During the years that I “pastured” I was a bi-vocational minister. I was still on active duty in the military and served, among other things, as the NCOIC (Non-Commissioned Officer in Charge) of a Detachment. Whenever you are the guy in charge you always wind up working longer hours than those who are not. For my wife, even when I was not in the field in the military I was often either on duty or in the field as a pastor. I remember one time she drove home the point that she needed more of me than she got. One evening we were setting at the dining room table, the kids had left and gone upstairs to their rooms. She came over to me and put her little hands on each side of my face and turned my head to look into her eyes. The she said, “Remember, you are my pastor too.” That was all she said. I have heard women proudly announce they were Colonel or General so and so’s wife. Not once did I ever see my wife put on airs about who she was. But she was the wife of both a professional military man and the wife of a minister of the Gospel, and she was good enough at it to make that old bum look pretty good at both. Remember what the Scripture says about the reputation a virtuous woman brings to her husband? She makes him known in the gates of the city.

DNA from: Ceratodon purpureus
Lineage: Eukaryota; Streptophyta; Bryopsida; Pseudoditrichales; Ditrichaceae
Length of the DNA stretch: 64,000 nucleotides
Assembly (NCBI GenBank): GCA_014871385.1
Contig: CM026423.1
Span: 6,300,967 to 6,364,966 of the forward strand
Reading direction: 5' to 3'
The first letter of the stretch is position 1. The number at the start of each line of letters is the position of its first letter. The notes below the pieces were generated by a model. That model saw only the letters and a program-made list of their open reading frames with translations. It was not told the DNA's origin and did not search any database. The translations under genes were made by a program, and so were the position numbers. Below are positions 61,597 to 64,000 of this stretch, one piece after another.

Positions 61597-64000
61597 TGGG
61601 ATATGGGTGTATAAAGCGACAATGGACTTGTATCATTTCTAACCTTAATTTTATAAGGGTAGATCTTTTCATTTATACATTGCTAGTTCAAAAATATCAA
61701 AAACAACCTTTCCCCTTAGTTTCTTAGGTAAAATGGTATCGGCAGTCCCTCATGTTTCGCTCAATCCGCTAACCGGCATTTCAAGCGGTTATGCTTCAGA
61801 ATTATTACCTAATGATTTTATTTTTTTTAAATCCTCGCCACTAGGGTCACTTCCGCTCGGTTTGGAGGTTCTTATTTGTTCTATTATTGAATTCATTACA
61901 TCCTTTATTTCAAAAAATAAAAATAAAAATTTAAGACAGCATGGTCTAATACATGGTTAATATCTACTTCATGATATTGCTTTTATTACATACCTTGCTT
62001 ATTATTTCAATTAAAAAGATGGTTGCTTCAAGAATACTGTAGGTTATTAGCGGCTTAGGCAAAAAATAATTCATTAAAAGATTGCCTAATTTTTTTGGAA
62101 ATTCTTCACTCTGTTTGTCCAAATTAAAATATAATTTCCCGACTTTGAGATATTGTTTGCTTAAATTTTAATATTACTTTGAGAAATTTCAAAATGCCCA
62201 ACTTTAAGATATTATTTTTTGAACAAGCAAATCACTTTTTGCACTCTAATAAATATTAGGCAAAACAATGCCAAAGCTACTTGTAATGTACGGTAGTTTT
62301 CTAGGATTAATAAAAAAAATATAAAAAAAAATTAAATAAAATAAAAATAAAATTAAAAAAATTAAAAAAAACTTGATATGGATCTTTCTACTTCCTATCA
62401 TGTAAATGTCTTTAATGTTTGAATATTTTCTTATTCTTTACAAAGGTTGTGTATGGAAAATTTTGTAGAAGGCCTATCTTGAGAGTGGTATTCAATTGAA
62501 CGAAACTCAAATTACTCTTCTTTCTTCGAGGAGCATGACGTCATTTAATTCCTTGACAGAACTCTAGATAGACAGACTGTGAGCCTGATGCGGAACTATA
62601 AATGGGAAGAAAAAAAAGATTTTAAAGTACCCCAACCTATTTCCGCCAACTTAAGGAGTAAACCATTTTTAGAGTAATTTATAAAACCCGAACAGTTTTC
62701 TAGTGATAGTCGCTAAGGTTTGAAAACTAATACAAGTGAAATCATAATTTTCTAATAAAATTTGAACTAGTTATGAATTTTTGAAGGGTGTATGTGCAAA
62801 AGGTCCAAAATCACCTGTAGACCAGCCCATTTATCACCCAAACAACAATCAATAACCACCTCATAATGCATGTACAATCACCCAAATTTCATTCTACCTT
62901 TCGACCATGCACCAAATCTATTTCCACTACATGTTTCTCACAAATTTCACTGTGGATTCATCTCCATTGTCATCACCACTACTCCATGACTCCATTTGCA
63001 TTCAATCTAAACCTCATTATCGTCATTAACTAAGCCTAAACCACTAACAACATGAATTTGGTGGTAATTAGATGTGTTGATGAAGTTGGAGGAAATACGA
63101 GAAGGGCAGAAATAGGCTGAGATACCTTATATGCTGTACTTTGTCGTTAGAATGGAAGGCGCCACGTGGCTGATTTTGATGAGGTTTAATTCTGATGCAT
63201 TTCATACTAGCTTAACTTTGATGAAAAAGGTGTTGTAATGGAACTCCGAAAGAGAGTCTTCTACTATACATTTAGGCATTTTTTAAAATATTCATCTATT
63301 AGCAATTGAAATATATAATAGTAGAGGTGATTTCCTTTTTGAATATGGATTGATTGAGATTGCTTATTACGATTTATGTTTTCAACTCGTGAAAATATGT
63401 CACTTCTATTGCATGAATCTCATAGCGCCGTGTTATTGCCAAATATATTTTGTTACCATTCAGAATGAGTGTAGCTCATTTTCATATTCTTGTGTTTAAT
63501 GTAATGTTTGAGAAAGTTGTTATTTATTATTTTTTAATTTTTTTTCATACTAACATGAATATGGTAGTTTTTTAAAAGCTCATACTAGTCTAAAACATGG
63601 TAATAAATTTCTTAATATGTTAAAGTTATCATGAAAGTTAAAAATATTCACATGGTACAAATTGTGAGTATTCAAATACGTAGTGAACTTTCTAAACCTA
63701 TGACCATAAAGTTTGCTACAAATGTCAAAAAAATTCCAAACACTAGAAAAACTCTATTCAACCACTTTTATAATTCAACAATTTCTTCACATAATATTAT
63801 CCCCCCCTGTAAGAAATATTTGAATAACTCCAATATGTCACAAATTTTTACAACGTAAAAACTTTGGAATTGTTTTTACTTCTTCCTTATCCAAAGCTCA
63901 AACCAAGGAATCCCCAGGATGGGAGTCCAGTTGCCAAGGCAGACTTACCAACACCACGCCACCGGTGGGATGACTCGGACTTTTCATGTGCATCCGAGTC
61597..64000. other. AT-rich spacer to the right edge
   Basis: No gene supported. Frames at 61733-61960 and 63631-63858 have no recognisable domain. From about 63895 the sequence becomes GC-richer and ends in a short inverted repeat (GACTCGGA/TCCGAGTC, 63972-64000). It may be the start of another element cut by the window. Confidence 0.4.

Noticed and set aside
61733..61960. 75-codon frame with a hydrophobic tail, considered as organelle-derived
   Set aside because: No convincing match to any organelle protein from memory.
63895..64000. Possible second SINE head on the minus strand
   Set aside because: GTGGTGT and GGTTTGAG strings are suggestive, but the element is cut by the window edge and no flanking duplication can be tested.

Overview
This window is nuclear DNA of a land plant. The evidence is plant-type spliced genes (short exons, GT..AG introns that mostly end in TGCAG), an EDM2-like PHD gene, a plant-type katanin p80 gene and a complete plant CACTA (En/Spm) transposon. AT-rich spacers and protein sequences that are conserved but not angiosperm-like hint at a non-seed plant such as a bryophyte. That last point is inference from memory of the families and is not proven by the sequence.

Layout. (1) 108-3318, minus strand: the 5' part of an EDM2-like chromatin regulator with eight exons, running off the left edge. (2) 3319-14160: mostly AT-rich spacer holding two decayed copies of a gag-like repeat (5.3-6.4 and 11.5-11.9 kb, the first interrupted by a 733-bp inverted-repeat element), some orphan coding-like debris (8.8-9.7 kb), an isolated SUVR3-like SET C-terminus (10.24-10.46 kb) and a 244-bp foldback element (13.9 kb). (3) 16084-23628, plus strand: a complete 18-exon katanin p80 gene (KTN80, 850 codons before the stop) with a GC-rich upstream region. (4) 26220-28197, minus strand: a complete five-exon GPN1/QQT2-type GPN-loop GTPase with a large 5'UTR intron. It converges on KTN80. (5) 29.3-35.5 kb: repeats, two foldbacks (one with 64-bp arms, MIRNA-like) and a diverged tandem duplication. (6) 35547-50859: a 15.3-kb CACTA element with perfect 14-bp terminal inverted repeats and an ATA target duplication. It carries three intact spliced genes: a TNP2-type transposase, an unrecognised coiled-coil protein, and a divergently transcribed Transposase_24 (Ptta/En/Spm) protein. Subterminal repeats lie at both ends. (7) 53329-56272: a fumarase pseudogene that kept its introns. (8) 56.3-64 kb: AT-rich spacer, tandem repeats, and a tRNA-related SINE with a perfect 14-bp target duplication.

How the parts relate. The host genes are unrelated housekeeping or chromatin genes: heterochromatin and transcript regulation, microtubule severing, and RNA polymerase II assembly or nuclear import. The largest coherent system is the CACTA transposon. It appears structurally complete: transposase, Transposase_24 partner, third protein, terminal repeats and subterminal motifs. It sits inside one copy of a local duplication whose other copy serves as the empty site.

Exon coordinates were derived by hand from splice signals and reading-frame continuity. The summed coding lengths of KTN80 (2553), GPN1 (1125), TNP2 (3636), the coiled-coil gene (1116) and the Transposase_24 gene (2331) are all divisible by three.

This Veteran’s Day I was talking with some friends from the military. I was working as a minister even though it was a holiday, and one of the men who came to see me came from his work place. He remarked that as a soldier he never used to get the holidays off that honored soldiers. If there was not some duty to perform there was always some parade or function to go to. Soldiers do not get soldier’s holidays. Wives like mine do not get holidays from being wives either, even when we go on holiday. She never stops thinking about the mission she has undertaken in life. Me! There was one thing in the military I used to like to do. There were those special meetings of professionals where we would put on our dress uniforms and our ladies would adorn themselves in their best dresses. We would eat a formal meal and toast our leaders beginning with our President and Commander in Chief. As a Baptist preacher living under Church Covenant’s that say “I will abstain from the use or sale of alcohol as a beverage,” we were often one of the few that drank these toasts with water. Sometimes that got us criticism. My wife was often a finer lady than the critics were gentlemen and ladies. I was always proud of my wife when we went to those gatherings. I always thought she was not only the finest lady there, though others were more richly dressed. She had the beauty of her person and the grace of a true lady. I was proud to have her on my arm. I still am. This morning I lift my coffee cup to the lady who has adorned my life and made it rich in love. Ladies and Gentlemen, I present to you Beverly Kaye Ford, my great love, my companion in life, my dear friend and helpmeet, my wife. May God bless her in this world and the next as she has so richly blessed me in the years since she first said “I do,” and proved over and over again she meant it.